Anyone who watches regular television has seen at least a few commercials for Internet service. In my area, AT&T, Centurylink, and Time Warner Cable dominate this area of advertising. Each one promises a fast, reliable internet connection, and for the most part, that’s what you get.
I’ve worked for Centurylink and Time Warner Cable, two major Internet Service Providers. I’ve seen the pros and the cons of each service, and each service type (cable and DSL).
It’s true that in most cases, you don’t have much of a choice when it comes to Internet service. If you want cable, you have to go with the cable company that is in the area, since cable companies typically do not overlap each other’s territory. The same goes for DSL. Since DSL runs through the phone lines, you have to go with the phone company in the area. I suppose you could go with Satellite internet, but that’s just hilarious to even consider.
That being said, if you’re moving or getting Internet service for the first time, or perhaps switching to another company, there are a few things to consider.
Get what you actually need
A lot of people just assume every Internet service plan is the same. It isn’t. AT&T, Centurylink, and Time Warner Cable each offer different plans at different rates. These plans come with different speeds and it’s important to realize this because it will affect how you use it.
These days everything is connected to the Internet. Right now, I’m working from home using my laptop. In front of me is my smart TV and my Playstation 3. Both are capable of connecting to the Internet to stream video from sources like Netflix, Vudu, Hulu, and Amazon Prime. I also have 3 other desktops, my phone, and two tablets that are connected.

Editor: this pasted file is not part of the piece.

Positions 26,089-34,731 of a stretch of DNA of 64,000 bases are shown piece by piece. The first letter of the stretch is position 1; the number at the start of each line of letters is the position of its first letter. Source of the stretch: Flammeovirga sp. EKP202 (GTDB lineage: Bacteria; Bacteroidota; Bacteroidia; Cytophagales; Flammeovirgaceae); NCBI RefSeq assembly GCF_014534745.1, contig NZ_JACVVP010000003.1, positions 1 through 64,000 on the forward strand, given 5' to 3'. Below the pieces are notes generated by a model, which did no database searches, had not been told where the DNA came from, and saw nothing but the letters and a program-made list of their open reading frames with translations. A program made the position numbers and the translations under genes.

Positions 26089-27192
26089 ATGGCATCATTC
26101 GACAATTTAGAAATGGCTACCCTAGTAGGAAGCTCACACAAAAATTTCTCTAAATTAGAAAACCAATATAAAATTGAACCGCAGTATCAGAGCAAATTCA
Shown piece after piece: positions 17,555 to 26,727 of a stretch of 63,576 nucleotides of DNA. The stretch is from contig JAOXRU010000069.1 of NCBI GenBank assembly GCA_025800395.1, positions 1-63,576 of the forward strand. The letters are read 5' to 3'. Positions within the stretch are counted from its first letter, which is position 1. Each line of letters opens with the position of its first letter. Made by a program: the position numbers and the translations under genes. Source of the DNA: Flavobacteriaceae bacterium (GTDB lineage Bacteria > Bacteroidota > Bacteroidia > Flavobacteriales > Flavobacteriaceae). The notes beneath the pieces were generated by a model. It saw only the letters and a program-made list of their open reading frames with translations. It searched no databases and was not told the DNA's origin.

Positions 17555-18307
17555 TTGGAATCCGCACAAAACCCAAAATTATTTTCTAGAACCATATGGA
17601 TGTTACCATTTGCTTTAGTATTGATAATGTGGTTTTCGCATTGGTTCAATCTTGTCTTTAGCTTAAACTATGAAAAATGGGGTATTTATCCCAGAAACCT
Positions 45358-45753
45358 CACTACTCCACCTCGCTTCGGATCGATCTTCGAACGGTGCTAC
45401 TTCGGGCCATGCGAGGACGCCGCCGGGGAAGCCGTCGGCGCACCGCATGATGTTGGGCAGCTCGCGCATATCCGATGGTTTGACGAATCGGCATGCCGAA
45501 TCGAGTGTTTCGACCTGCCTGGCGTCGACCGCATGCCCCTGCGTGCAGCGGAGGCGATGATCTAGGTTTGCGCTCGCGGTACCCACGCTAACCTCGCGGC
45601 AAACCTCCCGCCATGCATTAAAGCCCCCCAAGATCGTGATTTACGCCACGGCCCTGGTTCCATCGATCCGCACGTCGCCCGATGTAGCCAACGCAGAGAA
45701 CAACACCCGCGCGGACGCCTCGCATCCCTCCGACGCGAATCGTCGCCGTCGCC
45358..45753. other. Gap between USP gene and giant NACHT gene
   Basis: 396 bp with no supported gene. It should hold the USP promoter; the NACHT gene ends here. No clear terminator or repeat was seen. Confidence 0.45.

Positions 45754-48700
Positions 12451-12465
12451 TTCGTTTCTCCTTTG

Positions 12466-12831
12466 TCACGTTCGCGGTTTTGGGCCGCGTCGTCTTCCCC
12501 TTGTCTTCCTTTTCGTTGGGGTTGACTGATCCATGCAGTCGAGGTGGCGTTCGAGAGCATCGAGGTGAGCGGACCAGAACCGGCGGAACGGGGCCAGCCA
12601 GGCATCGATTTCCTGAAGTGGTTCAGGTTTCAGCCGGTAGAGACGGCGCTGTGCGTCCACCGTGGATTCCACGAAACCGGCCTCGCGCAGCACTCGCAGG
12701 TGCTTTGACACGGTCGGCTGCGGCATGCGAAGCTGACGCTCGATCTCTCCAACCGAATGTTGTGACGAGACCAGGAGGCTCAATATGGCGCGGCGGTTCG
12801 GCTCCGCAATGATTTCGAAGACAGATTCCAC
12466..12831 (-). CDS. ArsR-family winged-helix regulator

This is just a list of the devices that are on right now. I have several more that may be powered on at any time and working from the same Internet connection.
If you use more than a few devices simultaneously on a regular basis, you need to consider faster speeds than the baseline packages. Many DSL and Cable Internet providers start their service speeds at 2 – 3Mbps. If you want to use a streaming video service like Netflix, Amazon Prime and Hulu, play online multiplayer games like World of Warcraft, Ark, and Call of Duty, or want to load pages faster than a few seconds, then you need to get a faster Internet speed.
Are you signing a contract?
Many Internet Service Providers require you to sign a contract to get service at their advertised prices. This is their way of forcing you to stay with them for a set length of time, typically 12 to 24 months.
Under a contract, you typically receive a particular service and speed for the same price during your contract period. Unfortunately, this is often the only way to get the advertised price. It also means that you can’t drop the service without paying a large fee. You would need a major reason for quitting to avoid the fee (such as moving out of the serviceable area), and not liking the service isn’t going to fly.